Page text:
The mobster who started the transformation of Las Vegas from a small desert town to the glitzy gambling capital of the world.
Born in 1906, his Las Vegas adventure came at the end of an action packed life for Siegel. The handsome gangster moved from the slums of Brooklyn, to mixing with the glamorous of Hollywood, before setting up in Las Vegas. On the way, Bugsy established a name as one of the most notorious gangsters in the US. With a history of bootlegging, bookmaking, rape and contract killings, he was not a man to be taken lightly. When he entered the scene in Vegas, Siegel was a wealthy man in his own right, and had access to the mob money in New York, Chicago and Miami Beach.
He had been occupied with gambling before, having developed the nationwide results wire service for bookmakers, and been involved in the running of floating casinos that operated beyond the 3-mile US territorial limits.
But Siegel saw Las Vegas, in the state of Nevada which had previously legalised gambling as a way of generating revenue during the Depression, as a way of setting up a permanent entry into the legitimate gambling business that was all but a licence for the mob to print money.
He wasn't the first to see Las Vegas' potential, and in fact his major venture wasn't even his idea. He took over a project to from Billy Wilkerson to build the most luxurious hotel that Las Vegas had ever seen when Wilkerson ran out of money. Siegel raised over $1million from his fellow mobsters, many of whom invested their own personal savings as well as profits from other mob enterprises. Bugsy dreamt of creating an oasis in the desert where holidaymakers from the east and west coasts could come for sun, gambling and entertainment, to enjoy fine hotels and food at affordable prices, where there were many activities to distract his guests from their losses at the tables.
His hotel was to be called The Flamingo - after his nickname for his mistress Virginia Hill. The original construction budget was $1.5 million, but costs soon spiralled to $6 million. The construction materials were expensive and hard to come by in post-war America, and the builders were ripping Bugsy off and stealing from him behind his back.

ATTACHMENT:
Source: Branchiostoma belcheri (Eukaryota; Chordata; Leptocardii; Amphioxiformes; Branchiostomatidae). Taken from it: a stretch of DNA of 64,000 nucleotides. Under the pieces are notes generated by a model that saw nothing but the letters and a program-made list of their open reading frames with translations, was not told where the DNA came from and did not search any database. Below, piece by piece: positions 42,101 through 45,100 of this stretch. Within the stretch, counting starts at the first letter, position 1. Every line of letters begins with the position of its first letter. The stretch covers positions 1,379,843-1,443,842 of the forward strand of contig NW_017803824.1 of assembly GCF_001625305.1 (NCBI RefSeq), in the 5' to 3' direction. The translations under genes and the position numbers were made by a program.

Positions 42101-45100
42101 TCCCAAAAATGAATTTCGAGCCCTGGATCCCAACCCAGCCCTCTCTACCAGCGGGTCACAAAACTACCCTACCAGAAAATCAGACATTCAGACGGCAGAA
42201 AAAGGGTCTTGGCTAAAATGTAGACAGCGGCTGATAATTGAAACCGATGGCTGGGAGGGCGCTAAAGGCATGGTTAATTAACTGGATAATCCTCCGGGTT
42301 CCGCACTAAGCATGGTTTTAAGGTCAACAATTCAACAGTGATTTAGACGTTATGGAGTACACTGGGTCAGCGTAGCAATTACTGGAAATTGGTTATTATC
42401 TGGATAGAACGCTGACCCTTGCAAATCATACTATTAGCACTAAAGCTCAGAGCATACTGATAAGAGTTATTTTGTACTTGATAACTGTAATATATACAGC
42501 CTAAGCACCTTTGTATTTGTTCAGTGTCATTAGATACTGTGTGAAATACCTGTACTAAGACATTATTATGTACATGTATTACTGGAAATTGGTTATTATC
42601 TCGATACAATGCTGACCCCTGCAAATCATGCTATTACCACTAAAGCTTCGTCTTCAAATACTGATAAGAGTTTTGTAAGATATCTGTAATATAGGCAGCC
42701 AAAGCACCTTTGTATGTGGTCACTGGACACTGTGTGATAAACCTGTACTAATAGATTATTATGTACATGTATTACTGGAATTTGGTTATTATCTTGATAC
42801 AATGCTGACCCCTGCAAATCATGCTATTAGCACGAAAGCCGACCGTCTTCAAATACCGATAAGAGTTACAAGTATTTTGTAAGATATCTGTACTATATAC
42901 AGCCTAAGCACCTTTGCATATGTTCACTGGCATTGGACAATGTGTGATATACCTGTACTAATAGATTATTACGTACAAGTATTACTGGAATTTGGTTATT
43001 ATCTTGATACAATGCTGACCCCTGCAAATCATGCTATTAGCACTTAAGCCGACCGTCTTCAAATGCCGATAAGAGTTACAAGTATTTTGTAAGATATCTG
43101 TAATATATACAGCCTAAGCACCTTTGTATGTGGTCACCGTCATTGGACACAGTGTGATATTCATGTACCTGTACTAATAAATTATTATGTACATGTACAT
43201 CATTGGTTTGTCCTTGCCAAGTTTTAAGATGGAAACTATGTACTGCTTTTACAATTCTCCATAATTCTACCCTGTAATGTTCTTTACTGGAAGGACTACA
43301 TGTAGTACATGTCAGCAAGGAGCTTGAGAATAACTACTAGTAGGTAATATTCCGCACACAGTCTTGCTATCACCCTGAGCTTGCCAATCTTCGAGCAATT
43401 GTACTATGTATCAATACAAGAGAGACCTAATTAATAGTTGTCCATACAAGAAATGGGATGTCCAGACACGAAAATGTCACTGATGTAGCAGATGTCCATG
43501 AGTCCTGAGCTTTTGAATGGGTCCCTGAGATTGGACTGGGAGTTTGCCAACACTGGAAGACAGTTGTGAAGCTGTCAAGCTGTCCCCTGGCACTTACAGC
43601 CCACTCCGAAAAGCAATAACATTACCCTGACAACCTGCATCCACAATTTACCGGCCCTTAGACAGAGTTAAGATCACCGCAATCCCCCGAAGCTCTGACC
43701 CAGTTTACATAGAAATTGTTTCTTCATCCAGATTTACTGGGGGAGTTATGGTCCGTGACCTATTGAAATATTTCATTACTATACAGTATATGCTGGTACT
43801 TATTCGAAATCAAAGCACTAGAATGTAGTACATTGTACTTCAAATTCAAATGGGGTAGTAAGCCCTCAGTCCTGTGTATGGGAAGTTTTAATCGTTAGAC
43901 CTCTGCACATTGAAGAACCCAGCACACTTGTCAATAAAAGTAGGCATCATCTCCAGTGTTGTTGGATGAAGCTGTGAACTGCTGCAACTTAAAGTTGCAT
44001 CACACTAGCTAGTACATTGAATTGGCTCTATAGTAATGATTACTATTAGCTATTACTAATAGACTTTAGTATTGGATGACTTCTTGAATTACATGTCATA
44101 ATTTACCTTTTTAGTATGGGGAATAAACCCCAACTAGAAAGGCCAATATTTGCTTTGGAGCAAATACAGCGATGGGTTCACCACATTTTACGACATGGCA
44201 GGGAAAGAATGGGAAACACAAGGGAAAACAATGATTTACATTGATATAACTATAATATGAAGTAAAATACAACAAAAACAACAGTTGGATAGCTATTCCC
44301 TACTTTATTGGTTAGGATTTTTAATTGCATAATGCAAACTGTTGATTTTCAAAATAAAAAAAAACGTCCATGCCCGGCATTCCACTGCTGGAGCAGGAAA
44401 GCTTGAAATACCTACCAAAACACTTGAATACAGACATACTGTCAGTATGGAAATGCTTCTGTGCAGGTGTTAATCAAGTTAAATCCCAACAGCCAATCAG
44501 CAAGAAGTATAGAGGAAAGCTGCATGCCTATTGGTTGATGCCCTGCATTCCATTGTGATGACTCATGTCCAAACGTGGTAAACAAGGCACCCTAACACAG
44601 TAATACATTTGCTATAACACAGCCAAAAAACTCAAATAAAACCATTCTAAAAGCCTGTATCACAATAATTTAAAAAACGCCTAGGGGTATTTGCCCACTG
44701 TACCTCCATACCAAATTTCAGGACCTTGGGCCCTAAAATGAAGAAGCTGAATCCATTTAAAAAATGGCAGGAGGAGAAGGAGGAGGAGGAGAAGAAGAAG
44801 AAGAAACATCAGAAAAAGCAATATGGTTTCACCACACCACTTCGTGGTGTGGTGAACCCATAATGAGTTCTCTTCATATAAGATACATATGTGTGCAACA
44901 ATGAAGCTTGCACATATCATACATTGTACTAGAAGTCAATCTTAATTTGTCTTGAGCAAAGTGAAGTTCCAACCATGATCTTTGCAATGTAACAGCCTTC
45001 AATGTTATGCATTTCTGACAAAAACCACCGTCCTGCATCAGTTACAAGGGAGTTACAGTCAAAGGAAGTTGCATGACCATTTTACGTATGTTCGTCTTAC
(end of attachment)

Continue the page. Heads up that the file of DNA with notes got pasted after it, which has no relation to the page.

That wasn't Bugsy's biggest problem though - the mobsters who had invested in his dream weren't happy to see their money disappearing. Some suspected that Siegel was skimming money off for himself, which was deposited in Swiss bank accounts on Virginia Hill's frequent trips to Europe. Several of his investors wanted to have him taken out - but they were persuaded to postpone the contract and give the Flamingo a chance.
The casino opened on December 26th 1946, with many famous faces there for the grand entertainment show. However, the opening was a flop. No locals attended, and as the hotel wasn't finished, guests took their winnings off elsewhere. In January 1947, Siegel was forced to close the resort until the hotel was finished. Again, his mob investors had to be persuaded to give Bugsy a chance to make the resort pay.
The grand reopening of the Flamingo took place in March 1947, and their gamble appeared to pay off. Siegel had the resort showing a profit by May 1947.
But this was not enough. In June 1947, Siegel was shot dead in the front room of Virginia Hill's Hollywood bungalow. The violent killing made the front pages of newspapers across the country. To this day, no one is certain who ordered the killing to be carried out. But Siegel had few friends when he died - only 5 relatives attended his funeral.
But Siegel's murder helped to forge his legend. By becoming front-page news in this way, Bugsy was forever linked with the fortunes of Las Vegas. The tale of his demise brought the stories of gambling and casinos in Las Vegas to the public's knowledge, and put Las Vegas on the road to becoming the international resort it is today.
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The Flamingo hotel is now one of the largest resorts in the world. It has long since shed its mob links, but Benny Siegel is honoured with a bronze plaque and a rose garden in its grounds. On the hotel's 50th anniversary, $5 commemorative chips with Bugsy's picture on were released.
Bugsy will always be remembered as the father of the modern Las Vegas resort. It is therefore ironic that it was the pursuit of his dream - of Las Vegas as a gambling Mecca - that was to bring about the premature and violent end to his life.